14 May 2020

Of Pittsburgh Vice and a Three-legged Dog

Social media for newspapers.com dug into its archives in April 2020 to highlight a hundred year old article about a Pittsburgh dog who loved his prosthetic leg. 

The story first appeared in the 1922 Pittsburgh Post. It really is a great quirky tale about a VERY GOOD BOY, and it got lots of likes and shares.

But I wanted to know more.

First things first, though. The dog’s name was Buster. He was a pit bull terrier, aged 5, who’d lost his leg under mysterious circumstances. I’ve taken the liberty of transcribing the article as it appeared, since the original is hard to read.

Here are the headlines and images that went with the 1922 story.

Pittsburgh Daily Post, 22 April 1922

And here’s Buster’s tale from the Post:
One of the sights of the Northside is "Buster," a five-year-old bull terrier. "Buster" is the only dog in Pittsburgh, and probably the only one in this part of the world,who sports an artificial leg.

The word "sports" is used correctly, for the leather limb, which he has worn more than two years, is his most favored possession. The proud air of being aware that he has something which never fails to attract attention from the passing humans, and in some way makes him different from other dogs, is always with him as he hobbles through the streets of the Northside.

It was about 25 months ago that "Buster" lost his left foreleg. Just how the accident happened his master has never found out. One afternoon "Buster" was in the backyard of his home at 222 East General Robinson Street when suddenly he espied a cat or another dog passing down an alley. He sprang over the fence after the other animal. When he returned, 15 minutes later, his leg was gone. His master took him at once to the animal hospital at 2216 Forbes street, conducted by Dr. John C Gensburg, and there "Buster's" life was saved. At the suggestion of Dr. Gensburg the artificial leg was fitted.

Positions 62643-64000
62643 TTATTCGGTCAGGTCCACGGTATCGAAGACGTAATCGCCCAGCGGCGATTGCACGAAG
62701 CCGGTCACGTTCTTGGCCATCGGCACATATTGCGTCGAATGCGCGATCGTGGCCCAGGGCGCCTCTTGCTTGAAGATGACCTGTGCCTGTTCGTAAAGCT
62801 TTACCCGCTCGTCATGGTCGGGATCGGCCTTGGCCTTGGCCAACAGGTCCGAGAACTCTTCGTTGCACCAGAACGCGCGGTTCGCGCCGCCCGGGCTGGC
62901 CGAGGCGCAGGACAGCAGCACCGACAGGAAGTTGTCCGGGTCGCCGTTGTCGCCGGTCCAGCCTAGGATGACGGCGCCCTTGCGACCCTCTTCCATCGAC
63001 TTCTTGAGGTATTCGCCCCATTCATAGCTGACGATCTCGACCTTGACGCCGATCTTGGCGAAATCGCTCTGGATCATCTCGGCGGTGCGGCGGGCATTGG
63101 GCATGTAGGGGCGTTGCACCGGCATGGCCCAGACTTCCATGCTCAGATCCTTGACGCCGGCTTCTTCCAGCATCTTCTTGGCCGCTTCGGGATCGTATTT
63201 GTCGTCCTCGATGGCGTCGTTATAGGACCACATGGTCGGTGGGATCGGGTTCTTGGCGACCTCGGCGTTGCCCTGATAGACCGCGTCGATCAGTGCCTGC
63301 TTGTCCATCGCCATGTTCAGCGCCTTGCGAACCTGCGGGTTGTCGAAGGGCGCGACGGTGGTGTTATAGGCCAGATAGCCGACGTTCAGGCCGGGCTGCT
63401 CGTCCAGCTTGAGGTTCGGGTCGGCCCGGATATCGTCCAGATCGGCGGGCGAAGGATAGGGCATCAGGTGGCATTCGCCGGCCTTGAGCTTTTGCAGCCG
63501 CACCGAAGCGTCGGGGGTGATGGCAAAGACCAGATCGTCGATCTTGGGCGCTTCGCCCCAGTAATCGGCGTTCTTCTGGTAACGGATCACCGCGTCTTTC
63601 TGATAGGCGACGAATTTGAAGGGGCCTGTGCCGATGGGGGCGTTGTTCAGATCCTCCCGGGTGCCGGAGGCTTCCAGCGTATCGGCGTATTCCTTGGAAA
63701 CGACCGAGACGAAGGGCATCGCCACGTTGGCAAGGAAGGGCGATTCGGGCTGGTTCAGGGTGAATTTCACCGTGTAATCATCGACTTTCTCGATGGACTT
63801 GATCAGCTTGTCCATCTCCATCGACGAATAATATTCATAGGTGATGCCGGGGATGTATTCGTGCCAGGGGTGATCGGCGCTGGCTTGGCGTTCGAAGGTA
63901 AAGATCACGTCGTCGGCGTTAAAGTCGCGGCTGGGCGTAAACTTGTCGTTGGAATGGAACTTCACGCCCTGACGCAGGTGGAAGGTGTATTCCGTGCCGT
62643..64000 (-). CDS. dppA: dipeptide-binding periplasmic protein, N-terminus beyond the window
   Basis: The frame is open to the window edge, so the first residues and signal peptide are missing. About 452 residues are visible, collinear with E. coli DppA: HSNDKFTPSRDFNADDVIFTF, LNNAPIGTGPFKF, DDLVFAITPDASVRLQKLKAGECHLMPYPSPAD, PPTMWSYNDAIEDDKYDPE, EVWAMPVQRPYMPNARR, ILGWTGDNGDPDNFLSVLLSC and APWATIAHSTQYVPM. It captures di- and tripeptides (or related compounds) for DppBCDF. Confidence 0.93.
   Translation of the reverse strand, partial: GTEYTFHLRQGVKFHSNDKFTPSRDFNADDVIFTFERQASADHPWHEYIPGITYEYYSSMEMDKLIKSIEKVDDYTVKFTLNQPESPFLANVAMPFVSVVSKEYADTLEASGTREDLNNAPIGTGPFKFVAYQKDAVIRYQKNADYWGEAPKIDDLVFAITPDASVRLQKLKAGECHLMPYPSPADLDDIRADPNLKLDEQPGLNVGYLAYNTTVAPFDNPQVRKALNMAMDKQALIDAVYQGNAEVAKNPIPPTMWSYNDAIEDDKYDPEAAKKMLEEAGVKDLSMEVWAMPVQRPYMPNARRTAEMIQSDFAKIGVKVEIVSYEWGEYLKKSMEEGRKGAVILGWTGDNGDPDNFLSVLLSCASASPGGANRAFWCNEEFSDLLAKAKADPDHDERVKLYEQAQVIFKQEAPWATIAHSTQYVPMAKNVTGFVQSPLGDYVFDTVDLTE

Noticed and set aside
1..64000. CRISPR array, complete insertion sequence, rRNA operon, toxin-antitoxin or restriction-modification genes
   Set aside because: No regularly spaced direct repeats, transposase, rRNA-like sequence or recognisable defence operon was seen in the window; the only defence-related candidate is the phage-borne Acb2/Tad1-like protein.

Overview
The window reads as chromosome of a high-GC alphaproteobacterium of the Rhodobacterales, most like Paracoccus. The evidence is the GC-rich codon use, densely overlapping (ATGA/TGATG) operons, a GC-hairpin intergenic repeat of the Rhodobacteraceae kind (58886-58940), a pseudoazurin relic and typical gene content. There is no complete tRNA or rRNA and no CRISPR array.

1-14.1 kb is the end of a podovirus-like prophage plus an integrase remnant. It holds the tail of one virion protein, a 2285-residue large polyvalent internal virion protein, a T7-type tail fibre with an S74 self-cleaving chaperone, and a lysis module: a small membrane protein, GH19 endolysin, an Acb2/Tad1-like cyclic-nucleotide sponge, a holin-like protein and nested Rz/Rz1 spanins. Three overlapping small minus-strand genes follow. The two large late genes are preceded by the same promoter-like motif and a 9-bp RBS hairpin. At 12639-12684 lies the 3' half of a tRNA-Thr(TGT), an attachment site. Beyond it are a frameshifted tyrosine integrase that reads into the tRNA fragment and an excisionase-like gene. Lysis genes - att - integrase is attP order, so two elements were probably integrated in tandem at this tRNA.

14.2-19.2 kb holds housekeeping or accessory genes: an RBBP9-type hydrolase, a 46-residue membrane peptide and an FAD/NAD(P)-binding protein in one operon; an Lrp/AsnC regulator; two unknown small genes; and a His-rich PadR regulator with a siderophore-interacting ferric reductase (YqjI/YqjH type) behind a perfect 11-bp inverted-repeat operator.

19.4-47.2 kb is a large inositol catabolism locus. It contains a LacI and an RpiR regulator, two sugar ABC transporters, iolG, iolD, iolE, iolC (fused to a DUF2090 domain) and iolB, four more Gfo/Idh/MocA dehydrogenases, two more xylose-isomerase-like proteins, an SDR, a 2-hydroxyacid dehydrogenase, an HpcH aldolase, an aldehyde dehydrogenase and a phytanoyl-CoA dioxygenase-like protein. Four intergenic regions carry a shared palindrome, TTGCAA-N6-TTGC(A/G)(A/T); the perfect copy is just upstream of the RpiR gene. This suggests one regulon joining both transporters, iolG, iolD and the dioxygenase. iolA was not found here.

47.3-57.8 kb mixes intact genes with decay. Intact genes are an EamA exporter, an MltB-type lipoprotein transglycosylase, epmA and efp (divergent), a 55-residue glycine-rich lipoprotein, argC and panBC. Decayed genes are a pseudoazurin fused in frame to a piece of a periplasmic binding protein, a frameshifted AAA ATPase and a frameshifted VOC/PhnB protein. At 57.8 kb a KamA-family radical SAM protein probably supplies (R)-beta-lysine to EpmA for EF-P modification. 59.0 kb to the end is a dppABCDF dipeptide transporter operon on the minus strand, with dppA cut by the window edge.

"Buster didn't like it for the first few days, but soon he would not willingly leave his home without the small leather object strapped to him. Each morning, before he goes to his breakfast, "Buster" is at the side of his master, Edward Kane, with his leg in his mouth, indicating he wants it put on.

A few months ago, "Buster" disappeared one afternoon. A search started and along towards night, "Buster" was found out in Soho, trying to get home as the best way he could on three legs, the artificial one in his mouth.

I’m not sure whether Buster was the “only” dog hereabouts who had an artificial leg, but it may have been true. No local challengers were reported to have laid claim to similar status, and unfortunately the veterinarian identified as having saved Buster wasn’t interviewed. Dr. John Gensburg could have at least clarified whether Buster’s fake leg was made of leather or wood, since details in the article and photo are contradictory.

But the vet also would have been a good source regarding the incidence rate of regional dog prosthetics. If this 1925 story about Dr. Gensburg is any indication, he had a knack for saving good dogs in bad circumstances. Doc G is posing here with a wee pup named Brown Eyes, from whom he'd just removed a 7-inch long hat pin.

Pittsburgh Press, 14 January 1925
Dr. J.C. Gensberg [sic] and "Brown Eyes" -- principals in the operation made necessary when the pup decided
if those funny things called men could drink moonshine liquor he could eat hatpins.
Dr. Gensberg removed a pin measuring seven inches from the dog
whose body is only nine inches itself. His head is three inches long.

Seven inches long! Ouch.